Warning: This is a long post, full of pictures, but only because you requested fitting tutorials!
I am definitely on the By Hand London bandwagon and love the drafting of their patterns, however I was a little disappointed by the FBA (full bust adjustment) advice in the Anna dress Sewalong. The method is fine if you just have a tiny bit to add, but I have read lots of people saying they had big or gaping necklines on their Anna dresses; the method they show will cause/add to this problem, so here is how I did my FBA (using the Y-Method for adding more than 1.5″).
Before we start I’m going to explain why I am using my high-bust measurement instead of my full-bust. Hopefully these pictures will make sense to you, but let me know if you have any questions.
Patterns are graded to fit different sizes, but the shape of the garment usually remains the same or similar proportions (a). Most commercial patterns are drafted for a B or C cup, and if you are much bigger than this then your proportions will be different (b). Someone with a full bust measurement of X could either have a full-frame and wear a B-cup (c – outer black line), or have a smaller frame and wear a GG-cup (c – red line); your high-bust measurement is a better indicator of your overall frame. When choosing your size (d) it is better to fit to your high-bust and adjust, otherwise you will have extra fabric above and below your bust (e); it is easier to fit the waist with darts/gathers but a baggy/gaping neckline is harder to fix.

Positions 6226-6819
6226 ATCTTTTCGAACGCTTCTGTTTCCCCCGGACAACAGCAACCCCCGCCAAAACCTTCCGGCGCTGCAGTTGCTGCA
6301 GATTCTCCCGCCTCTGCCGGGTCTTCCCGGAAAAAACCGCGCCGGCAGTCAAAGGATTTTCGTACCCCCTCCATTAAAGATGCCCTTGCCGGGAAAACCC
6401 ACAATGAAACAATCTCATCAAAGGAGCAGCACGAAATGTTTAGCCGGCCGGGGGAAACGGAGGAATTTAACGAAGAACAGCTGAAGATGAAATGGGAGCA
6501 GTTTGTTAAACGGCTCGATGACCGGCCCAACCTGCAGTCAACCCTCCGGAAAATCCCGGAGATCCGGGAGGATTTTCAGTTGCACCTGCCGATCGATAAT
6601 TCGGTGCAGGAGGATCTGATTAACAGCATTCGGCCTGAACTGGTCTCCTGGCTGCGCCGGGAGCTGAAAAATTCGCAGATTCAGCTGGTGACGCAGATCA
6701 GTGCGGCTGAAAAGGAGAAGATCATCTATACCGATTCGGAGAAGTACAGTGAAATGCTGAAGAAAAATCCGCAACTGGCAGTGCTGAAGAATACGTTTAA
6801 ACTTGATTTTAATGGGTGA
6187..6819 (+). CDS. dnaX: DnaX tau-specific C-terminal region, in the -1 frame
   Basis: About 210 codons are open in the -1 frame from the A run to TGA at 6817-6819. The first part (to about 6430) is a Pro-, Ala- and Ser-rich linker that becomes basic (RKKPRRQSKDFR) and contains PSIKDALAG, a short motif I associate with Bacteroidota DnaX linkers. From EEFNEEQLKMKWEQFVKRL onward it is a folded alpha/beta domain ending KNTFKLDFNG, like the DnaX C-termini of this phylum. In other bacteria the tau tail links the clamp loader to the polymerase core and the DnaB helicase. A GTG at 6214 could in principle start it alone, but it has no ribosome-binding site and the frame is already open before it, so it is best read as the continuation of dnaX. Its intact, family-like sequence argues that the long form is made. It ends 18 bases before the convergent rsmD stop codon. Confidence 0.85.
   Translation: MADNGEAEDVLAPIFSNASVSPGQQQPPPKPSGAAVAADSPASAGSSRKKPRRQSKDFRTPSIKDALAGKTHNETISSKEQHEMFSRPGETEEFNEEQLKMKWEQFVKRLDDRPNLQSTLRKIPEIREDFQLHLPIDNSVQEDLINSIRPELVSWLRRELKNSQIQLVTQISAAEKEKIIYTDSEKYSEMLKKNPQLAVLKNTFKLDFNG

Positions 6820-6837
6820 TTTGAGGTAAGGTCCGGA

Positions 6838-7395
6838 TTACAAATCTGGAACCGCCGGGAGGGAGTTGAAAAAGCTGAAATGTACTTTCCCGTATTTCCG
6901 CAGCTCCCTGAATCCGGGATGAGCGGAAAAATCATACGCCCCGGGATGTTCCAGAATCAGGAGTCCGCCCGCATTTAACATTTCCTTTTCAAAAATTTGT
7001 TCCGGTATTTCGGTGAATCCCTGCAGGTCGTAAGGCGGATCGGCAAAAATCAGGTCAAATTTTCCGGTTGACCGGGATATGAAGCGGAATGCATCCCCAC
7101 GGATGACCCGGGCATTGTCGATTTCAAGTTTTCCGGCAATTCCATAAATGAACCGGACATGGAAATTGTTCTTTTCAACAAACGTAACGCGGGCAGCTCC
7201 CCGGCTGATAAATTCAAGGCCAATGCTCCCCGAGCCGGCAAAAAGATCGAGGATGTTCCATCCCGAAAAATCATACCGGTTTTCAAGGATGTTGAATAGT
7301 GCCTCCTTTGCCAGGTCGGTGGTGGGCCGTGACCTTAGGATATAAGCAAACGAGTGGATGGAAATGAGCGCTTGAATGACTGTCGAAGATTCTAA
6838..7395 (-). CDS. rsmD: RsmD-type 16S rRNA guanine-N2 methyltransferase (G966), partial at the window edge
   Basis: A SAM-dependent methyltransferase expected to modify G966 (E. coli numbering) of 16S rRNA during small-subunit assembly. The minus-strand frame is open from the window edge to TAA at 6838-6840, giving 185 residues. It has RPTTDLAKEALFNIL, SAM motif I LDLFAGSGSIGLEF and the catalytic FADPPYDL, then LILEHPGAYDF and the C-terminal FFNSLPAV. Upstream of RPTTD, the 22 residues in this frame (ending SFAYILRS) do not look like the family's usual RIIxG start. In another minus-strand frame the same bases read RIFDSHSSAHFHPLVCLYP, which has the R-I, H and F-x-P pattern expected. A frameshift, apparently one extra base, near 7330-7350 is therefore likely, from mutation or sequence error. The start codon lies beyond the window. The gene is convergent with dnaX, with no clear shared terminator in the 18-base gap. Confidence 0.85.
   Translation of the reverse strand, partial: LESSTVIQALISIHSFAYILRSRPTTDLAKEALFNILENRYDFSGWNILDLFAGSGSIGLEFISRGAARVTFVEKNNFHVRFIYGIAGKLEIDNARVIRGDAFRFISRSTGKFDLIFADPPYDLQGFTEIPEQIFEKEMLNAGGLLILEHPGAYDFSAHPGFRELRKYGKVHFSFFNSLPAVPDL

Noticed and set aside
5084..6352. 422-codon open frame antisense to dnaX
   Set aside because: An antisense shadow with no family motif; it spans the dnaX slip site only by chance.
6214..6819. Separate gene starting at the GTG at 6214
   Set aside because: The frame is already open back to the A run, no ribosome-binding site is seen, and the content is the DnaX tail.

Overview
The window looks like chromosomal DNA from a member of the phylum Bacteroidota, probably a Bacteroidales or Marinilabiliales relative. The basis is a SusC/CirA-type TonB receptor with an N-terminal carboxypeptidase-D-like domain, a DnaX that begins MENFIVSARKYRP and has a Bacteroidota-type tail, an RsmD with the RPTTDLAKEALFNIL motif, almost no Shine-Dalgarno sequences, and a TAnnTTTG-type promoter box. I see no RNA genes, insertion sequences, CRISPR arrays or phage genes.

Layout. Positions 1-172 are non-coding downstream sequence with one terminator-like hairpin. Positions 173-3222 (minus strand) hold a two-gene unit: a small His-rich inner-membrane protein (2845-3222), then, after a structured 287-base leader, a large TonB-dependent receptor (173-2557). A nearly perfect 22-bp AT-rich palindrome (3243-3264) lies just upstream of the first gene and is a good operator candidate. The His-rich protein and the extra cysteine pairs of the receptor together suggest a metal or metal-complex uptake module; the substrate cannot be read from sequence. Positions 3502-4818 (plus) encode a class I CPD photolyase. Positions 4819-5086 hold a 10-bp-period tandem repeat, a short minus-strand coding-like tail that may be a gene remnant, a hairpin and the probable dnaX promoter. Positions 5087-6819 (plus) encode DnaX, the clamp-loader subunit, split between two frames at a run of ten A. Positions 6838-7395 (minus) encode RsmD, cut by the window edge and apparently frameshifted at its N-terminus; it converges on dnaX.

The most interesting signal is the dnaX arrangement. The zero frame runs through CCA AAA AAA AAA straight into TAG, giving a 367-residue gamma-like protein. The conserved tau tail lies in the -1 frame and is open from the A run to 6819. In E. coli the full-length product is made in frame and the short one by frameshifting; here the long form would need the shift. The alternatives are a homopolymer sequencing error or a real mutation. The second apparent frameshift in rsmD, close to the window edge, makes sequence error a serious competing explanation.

Does that make sense? I hope so! So now you need to measure your high-bust and full bust, and we can get started…
- Get your resources and tools ready. You will need your pattern, tape-measure, ruler, pencil and pens, sticky-tape and tissue paper (I like to use multiple colours to see the changes I have made).
- Some patterns include high-bust measurements, but today we have to do some maths. Take your high bust and add ease (I added an inch for this pattern). Divide by 4 and then add seam-allowance to get X. Take your tape measure to the pattern and measure to find the size that matches X at the underarm, going up a size if you fall between sizes. I am ignoring my waist measurement at the moment, as the FBA will add extra at the waist.
- Place tissue paper over the pattern and hold it in place with weights or tape. Trace the size you have just chosen.
- Use a ruler to trace grainline markings and darts to ensure they are nice and straight.
- Mark the stitching lines. This is SUPER important so don’t skip this step! Use your ruler or tape-measure to make marks 5/8″ or 1.5cm inside the pattern, and join them up with a ruler/french-curve or freehand.
- Cut out your traced pattern.
- Pin the shoulder and side-seams together, and darts/gathers at the seam allowance. Now you need to carefully try it on and measure how much you need to add at the bust.
- While you are wearing the tissue bodice you need to mark your bust point; this is the fullest part of your bust/nipple area.
- Before we can do the FBA, we need to get rid of the sleeve. Draw a line from the side-seam (before it curves out) straight up to the shoulder. Cut along the line and put this piece in a safe place.
- With a ruler draw some lines from the bust point to